If you don't want your kids to terrorize your house all summer long, it's in your best interest to keep them occupied. Toss your littles into the wading pool and let them engage in water-filled antics with Rubble and Rocky. As a bonus they'll tire each other out and everyone can just nap.

Girl and her dog playing in a pool

Best Wading Pools for Dogs

It used to be the only pools you could buy for your dog was the hard plastic kiddie pool. These are still a great, low-cost option but definitely no longer the only one.

GPCT Foldable Dog Swimming Pool

Available at Walmart, this puncture proof dog pool can be folded up for convenient storage or travel. It comes in red and blue and is made with a fiber board frame and polyester fabric coated with PVC. The pool when open is 4 feet wide and 1 foot deep. It retails for about $33.

Petmaker Collapsible Pet Pool

Home Depot carries this foldable pool in both small and large sizes. The small is for dogs up to 40 pounds sells for about $29. The large version is for dogs up to 80 pounds for about $34. The pool comes with a bag for storage or carrying it with you and it can be easily emptied with a drain cap. The pool is made of vinyl. While it is designed to be a dog proof paddling pool, reviewers noted it wasn't very durable.

Summer Escapes Poly Pool Pet Bath

If you prefer a hardy and no-frills option, PetSmart carries their own version of the traditional plastic dog pool. The pool is 35" long by 35" wide by 6" high and sells for about $11. The pool is best for small to medium-size dogs and is can be great for bathing your dog as well as a way to cool off in the heat.

One Dog One Bone Paw Shaped Pool

This fun pool is similar to a traditional hard plastic kiddie pool but comes in a cute dog paw shape. It can hold up to 20 gallons of water and is UV and chew resistant. It sells for about $150. The dimensions are 6" x 38" x 39" and is best for smaller size dogs. The pool is made from heavy duty truck bed material. It comes in blue and pink.

Alcott Inflatable Pool for Dogs

A dog inflatable pool seems like a bad idea, but based on Amazon reviews this pool does appear to hold up to dog usage, though it may not prevail if you have a hardcore chewer or digger. The pool is made from PVC and is 4 feet in diameter and 16" high. It can be easily deflated and folded up for storage. It sells for about $25.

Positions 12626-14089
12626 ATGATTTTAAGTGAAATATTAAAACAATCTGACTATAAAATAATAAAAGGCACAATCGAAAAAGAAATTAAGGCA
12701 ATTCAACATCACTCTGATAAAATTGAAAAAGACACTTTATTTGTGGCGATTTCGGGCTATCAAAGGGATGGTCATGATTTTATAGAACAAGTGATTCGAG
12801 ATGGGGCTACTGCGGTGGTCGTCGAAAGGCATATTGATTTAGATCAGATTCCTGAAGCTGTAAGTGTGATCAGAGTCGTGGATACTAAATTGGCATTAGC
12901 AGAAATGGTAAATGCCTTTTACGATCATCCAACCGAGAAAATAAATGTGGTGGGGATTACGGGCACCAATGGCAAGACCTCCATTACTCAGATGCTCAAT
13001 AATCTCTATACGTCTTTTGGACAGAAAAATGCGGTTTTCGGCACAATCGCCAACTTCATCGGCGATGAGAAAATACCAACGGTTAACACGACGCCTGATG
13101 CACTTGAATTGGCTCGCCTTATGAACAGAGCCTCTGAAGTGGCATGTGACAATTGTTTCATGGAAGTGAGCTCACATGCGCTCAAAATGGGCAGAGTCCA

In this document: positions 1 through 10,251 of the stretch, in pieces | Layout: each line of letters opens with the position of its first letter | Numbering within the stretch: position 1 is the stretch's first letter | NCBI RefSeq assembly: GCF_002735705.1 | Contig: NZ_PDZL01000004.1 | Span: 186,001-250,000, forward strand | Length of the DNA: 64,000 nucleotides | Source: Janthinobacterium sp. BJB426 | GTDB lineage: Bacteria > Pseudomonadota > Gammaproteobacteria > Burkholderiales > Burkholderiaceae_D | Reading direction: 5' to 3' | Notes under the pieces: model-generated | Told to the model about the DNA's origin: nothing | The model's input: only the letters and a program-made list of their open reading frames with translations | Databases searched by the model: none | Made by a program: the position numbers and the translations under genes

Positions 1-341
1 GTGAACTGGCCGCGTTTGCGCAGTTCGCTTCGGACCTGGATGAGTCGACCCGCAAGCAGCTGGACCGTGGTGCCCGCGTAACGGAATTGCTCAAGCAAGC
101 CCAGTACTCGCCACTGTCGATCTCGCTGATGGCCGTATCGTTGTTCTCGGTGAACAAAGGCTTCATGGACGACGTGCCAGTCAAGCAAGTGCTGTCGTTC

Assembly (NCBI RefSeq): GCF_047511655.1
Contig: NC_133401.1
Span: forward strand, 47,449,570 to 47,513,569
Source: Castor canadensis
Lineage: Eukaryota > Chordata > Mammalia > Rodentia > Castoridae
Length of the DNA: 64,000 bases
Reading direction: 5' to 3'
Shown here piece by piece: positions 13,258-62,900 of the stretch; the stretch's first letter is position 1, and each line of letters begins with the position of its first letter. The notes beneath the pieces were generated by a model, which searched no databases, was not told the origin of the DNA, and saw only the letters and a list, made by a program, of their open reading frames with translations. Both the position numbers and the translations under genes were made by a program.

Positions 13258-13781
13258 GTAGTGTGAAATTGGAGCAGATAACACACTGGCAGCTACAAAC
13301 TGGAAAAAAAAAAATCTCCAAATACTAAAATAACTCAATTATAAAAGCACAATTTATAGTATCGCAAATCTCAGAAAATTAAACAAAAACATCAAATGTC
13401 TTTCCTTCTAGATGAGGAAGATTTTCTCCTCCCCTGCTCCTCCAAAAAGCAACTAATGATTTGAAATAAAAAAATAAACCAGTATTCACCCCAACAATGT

Metal Dog Pool

If you want something that is extra durable and can stand up to the toughest and largest dogs, some owners use stock tanks which are steel tubs used for watering livestock. The plus is you won't likely need to replace it due to damage. The cons are they are expensive and the water can get warm to hot in a steel tub compared to a plastic pool. You can find them at livestock feed stores and Tractor Supply and they can sell from around $95 to $400 depending on size.

Getting Your Dog to Use the Pool

While you might think that your dog will instantly want to jump into a new doggie pool on a hot summer day, not every dog is an immediate fan of water.

  • If your dog appears hesitant, do not pressure them to go in.
  • Use some extra delicious treats and reward them for getting closer to the pool.
  • If your dog loves toys, you can toss some waterproof toys into the pool to coax him to go after them.
  • If you're dying from the heat yourself, make the best of your training session by sitting in the pool and encouraging him with praise and treats to come join you!

Keeping the Pool Clean

A doggie pool can get dirty quite fast, so make sure you keep an eye on the cleanliness of the water.

  • You should especially make sure you empty the pool out regularly and do not leave standing water out. This can quickly become a breeding ground for mosquitos, parasites, algae and other unhealthy bacteria.
  • You can put a tiny amount of pool chlorine to the water although be advised that it can irritate a dog's eyes, ears and skin and their stomachs if they drink it.
  • Wash the pool regularly with some antibacterial soap and clean any toys that may have been in the pool as well.

Splish-Splash for Not Much Cash

Many pups enjoy splashing about in the water, but you don't have to dig a 10-foot-deep hole in your yard to build (and maintain) an expensive pool. Cheap kiddie pools are a dime a dozen, and they make great dog paddling pools. So when Fido decides that the wading pool serves much better as an overgrown chew toy than as a vessel for water, it's pretty painless to buy another one.

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Ten Reasons to Buy Your Dog a Wading Pool